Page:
top of page
a theatrical adaptation of Nikolai Gogol's humourous and touching tale.

The Overcoat (1998)


The Overcoat is a theatrical adaptation of Nikolai Gogol's humourous and touching tale. It tells of a lonely clerk and the effect a new coat has on his life. Theatre du Pif first presented The Overcoat in 1998.

The Overcoat 2001 Community Production

Theatre du Pif collaborated with Edinburgh based arts groups, Whale Arts Agency and Moving Parts Theatre Company to devise and direct a community theatre production of The Overcoat.

The production was performed at the Whale Arts Centre in April 2001 and later at the Edinburgh Fringe Festival August 2001 where it received 5 stars reviews and critical acclaim.


The Overcoat (2004, 2007)

In 2004 the company revived the production in Hong Kong with a new cast made up of local actors. It was sold out at the Fringe Club for seven consecutive nights and as a result was commissioned by the Hong Kong Leisure and Cultural Services Department to re-run at the Sha Tin Town Hall where once again 'Sold Out' notices were posted. In 2007, the show re-ran again Hong Kong and Singapore. ​


The Overcoat School Tour (2015)

In Autumn 2015 the Company toured a new production of The Overcoat in schools, community centers and outdoor spaces in Hong Kong.  


Five star reviews and was nominated as the CRITICS CHOICE at 2001 Edinburgh Fringe Festival


"Where others have failed, The Overcoat truly pays homage to the Fringe's international character. When the fat lady sings, this is neither a Russian play, nor a Scottish production. It is a wonderful synthesis of the two."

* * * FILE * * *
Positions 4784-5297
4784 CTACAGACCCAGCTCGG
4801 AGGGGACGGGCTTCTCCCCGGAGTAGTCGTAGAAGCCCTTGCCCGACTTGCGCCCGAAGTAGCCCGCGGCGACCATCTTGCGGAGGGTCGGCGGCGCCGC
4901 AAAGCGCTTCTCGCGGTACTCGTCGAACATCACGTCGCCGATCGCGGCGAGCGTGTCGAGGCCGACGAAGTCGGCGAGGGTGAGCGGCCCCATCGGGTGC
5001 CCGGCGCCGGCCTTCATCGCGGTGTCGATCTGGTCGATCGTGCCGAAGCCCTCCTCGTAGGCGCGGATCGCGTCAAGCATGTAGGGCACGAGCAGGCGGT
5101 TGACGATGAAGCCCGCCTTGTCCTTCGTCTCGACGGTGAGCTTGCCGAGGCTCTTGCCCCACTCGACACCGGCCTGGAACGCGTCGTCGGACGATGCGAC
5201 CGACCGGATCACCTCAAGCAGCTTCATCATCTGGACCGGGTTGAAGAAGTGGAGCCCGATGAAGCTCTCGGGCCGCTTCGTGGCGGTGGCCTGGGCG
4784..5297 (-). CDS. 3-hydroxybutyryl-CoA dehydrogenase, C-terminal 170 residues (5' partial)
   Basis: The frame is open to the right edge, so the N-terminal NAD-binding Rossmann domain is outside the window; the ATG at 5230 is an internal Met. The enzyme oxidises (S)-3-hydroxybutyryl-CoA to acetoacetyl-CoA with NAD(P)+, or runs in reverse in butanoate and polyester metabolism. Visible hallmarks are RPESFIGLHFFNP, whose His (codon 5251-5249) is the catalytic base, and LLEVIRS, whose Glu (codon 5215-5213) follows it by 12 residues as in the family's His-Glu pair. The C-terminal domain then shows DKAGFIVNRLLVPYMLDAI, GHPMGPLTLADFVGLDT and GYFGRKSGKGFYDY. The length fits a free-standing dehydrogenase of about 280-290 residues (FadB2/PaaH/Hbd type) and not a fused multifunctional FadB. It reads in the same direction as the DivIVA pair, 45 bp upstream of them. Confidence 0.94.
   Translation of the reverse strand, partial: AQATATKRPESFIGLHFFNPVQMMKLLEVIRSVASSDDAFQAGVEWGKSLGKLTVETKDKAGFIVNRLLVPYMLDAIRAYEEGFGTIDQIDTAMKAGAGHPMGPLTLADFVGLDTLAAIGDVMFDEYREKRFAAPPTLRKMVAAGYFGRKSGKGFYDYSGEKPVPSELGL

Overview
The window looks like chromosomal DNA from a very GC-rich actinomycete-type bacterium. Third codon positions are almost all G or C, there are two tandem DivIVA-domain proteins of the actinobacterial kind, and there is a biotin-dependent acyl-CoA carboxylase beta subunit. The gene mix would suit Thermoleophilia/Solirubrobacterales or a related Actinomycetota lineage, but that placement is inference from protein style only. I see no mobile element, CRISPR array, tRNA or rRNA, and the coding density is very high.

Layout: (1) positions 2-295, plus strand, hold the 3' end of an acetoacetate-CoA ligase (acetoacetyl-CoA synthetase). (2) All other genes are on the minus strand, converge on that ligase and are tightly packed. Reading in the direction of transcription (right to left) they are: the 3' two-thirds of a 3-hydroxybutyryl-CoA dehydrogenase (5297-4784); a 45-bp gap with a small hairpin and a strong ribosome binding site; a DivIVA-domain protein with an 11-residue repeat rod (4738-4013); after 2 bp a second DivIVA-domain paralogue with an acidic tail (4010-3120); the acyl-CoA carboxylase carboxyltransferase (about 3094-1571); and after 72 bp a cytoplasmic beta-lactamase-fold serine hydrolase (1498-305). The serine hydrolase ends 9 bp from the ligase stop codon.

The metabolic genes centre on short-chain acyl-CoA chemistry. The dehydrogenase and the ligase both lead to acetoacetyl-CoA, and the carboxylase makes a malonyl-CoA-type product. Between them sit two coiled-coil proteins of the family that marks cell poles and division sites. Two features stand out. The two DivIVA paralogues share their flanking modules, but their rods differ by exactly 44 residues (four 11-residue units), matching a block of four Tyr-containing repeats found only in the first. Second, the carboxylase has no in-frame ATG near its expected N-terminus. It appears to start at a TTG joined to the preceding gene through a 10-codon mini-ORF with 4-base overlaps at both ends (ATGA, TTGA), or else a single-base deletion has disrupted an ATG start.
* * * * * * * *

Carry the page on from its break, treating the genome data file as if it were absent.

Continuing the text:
"A wonderful production, The Overcoat truly pays homage to the Fringe's international character."
Matt Warren, The Scotsman Theatre Critic


"a joyful, uninhibited production"
Edith Terry, South China Morning Post


"Where others have failed, The Overcoat truly pays homage to the Fringe's international character. When the fat lady sings, this is neither a Russian play, nor a Scottish production. It is a wonderful synthesis of the two."
Matt Warren, The Scotsman, 12 Aug 2001

Touring/Extended Performances 

Oct-Nov 2015

A new adaption for school tour

Feb 2007

Drama Centre, Singapore (Re-run)

Jan 2007

Hong Kong Fringe Club (Re-run)

Sep 2004

Sha Tin Town Hall (Re-run)

Feb-Mar 2004

Hong Kong Fringe Club (Re-run)

Aug 2001

A community theatre production at the Edinburgh Fringe Festival

May-Jun 1998

Hong Kong Cultural Centre, Studio Theatre



Bonni Chan, Sean Curran


Stella Kao (1998)


Bonni Chan

Performers (1998)

Sean Curran, Victor Pang, Jacob Chan, Bonni Chan, Wilson Chik 

Performers (2004)

Sean Curran, Hofan Chau, Peter Jordan, Lee Kar-fai, Candice Moore, Victor Pang, Thomas Tse,
Adrian Yeung

Performers (2007)

Sean Curran, Hofan Chau, Lee Chun-chow, Lee Kar-fai, Leung Hiu-tuen, Victor Pang, Adrian Yeung,
Mandy Yiu

Performers (2015)

Sean Curran, Anne Tam, Karen Chan, Dorothy Chu, Tomas Tse, Luke Lai

Visual & Graphic Designer

Sylvia Chan (1998 & 2004)

Costume Designer

Cheng Man-wing (1998, 2004 & 2007)

Lighting Designer

Gabriel Fung Kwok-kee (1998),
Lau Ming-hang (2004 &2007)

Sound & Music Designer

Wong Sun-keung (1998)

Director and Dramaturg's programme notes: